Friday, 20 December 2013

Dec Update

With only a few days left for Christmas, everything is settling down here at the cottage.
The boys have finished their last day of school for this year. The recent storms have kept us all indoors and thankful for comforts such as open fires.
There is a daily countdown to Santa as the kids eagerly await his arrival. 
We will spend Christmas away from the cottage in the homes of extended family.

I have been experimenting with several fermented foods/drinks; water kefir, milk kefir, kombucha and sauerkraut. 
When I get the hang of them, I will write some posts in the new year. 

I made up a large batch of fed for the bees yesterday. I poured them into old take away container and I shall place them upside down over the crown broad.
I am restocking their food supplies every month at the moment.
As the temperature are still quite high, the bees are still flying and taking feed when they can.

I bought a competition horse last week. We are keeping him at a nearby stables that has a indoor arena over the winter. The plan is to show jump him next spring at SJI events.
I gave up horses after having our third child and it is nice to get back into it again. The children are enjoying helping looking after him and we are considering getting them a small pony this summer. 

Tuesday, 17 December 2013

Greek Yogurt

We eat a lot of yogurt in our house, especially the nice thick Greek yogurt. As it is very expensive to buy and difficult to find Greek yogurt, not Greek style yogurt, I have started making our own.

A batch of freshly cultured yogurt staying warm in the slow cooker using the 'warm' setting.

It is very similar to making regular yogurt but with the added task of straining the yogurt to drain off the whey, producing a rich, thick yogurt and without the tart taste of regular yogurt caused by the whey.

Find the post on making homemade yogurt here.

Once the yogurt is ready, strain it for 4-8 hrs depending on how thick you like your yogurt.

The whey can be used to start off many fermented foods such as sauerkraut or used when baking bread or to feed chickens and pigs.

Once you are happy that it is thick enough, scope into jars and place in the fridge. It should keep for a minimum of a week.

Wednesday, 11 December 2013

Making Sauerkraut

We have plenty of veg still growing in the garden and I need to be more disciplined about making use of it all.
I am considering reducing the size of our veg garden for next spring, which might mean less work but greater efficiency with the space.

We currently have a great deal of onions in storage that need using. They are strong and I find that I avoid them due to the crying they invoke.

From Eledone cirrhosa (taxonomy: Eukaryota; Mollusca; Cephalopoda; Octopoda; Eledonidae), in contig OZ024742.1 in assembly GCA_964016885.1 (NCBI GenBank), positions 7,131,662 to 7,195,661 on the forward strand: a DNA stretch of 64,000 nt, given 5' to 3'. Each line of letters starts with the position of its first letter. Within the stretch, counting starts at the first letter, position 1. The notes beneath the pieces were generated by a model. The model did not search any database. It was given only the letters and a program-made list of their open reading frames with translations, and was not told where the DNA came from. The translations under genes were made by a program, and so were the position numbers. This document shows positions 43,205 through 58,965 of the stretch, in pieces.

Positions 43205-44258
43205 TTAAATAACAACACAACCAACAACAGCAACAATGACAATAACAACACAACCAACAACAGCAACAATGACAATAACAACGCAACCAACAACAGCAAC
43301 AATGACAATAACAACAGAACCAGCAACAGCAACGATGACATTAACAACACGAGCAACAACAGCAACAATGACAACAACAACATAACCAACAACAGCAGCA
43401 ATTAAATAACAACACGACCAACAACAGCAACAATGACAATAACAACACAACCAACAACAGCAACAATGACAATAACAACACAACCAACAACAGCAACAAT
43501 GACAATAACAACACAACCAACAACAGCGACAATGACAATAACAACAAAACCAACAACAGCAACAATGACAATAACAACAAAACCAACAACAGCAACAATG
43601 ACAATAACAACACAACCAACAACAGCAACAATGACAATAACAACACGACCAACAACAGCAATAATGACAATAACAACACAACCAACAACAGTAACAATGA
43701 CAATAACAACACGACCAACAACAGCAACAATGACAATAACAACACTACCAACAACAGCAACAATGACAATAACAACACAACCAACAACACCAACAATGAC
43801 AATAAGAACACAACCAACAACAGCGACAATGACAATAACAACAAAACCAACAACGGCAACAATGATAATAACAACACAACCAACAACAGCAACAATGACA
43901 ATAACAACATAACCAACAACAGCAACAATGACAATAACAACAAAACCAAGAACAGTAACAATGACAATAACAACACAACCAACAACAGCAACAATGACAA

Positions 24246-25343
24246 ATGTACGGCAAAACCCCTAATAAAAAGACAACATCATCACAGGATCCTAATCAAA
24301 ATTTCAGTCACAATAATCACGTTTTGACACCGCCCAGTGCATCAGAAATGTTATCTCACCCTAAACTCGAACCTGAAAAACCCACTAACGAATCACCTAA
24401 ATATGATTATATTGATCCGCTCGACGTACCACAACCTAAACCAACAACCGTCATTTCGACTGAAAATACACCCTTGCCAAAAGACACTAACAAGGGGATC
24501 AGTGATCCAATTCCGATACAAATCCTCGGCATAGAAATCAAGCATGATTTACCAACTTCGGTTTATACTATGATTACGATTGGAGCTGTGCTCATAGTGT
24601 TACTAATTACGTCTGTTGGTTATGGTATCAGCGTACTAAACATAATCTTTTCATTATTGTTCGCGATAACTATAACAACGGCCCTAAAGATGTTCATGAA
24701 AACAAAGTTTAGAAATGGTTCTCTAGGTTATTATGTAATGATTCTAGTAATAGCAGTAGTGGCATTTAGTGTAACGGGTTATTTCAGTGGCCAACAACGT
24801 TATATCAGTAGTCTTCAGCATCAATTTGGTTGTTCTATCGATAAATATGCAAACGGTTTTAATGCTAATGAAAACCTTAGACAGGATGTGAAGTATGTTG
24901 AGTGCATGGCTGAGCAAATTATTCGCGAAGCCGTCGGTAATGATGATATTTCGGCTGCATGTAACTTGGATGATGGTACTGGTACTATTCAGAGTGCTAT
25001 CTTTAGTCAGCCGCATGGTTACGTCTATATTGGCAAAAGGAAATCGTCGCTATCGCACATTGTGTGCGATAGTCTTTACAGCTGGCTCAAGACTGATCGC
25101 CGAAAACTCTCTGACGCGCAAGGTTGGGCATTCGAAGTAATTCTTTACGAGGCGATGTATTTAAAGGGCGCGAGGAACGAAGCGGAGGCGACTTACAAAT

We have lots of cabbages that need to be used and beetroot and turnip that are coming ready in mass numbers. Little may be more when it come to our veg garden!
It is hard to get around to everything and I hate to see waste, although the pigs enjoy the wheelbarrows coming!

I decided this week to try sauerkraut, to use up some cabbages and in the pursuit of healthy fermented veg to help my family's gut flora.
I got out my bible of health - Sally Fallon's Nourishing Traditions, and looked up the sauerkraut recipe on page 92.


1 cabbage
1 tbsp caraway seeds
1 tbsp sea salt
4 tbsp whey

I washed the cabbage and shredded it into a bowl. 
I added the salt, whey from yogurt but omitted the caraway seed as I didn't have them.
I used my hand to massage the cabbage mixture together and help release the juices.
I placed an over turned bowl on top and left it in the warm kitchen to start to ferment.
The recipe says to leave it like this for three days and then place in the fridge for use.

Fingers crossed!

I later packed the sauerkraut into a kilner jar and topped it up with whey, as I had it spare from straining yogurt to make Greek yogurt. 

Friday, 6 December 2013

Salami Update

It has been eight weeks since we made the salami. At five weeks cured I tasted it and although it had a light salami taste, it was followed by a bitter after taste. I was disappointed!

I had more salami today and it was wonderful. It has cured for eight weeks now. The after taste is completely gone and it tastes like a mild salami that you would buy in a shop only richer and more substantial.
This has encouraged me to try stronger spices when we make another batch.

And the kids love it, they have eaten about half of the cured sausages so far.
I intend to hide a few from them and taste test them at different ages so as to learn for next time the ideal curing time.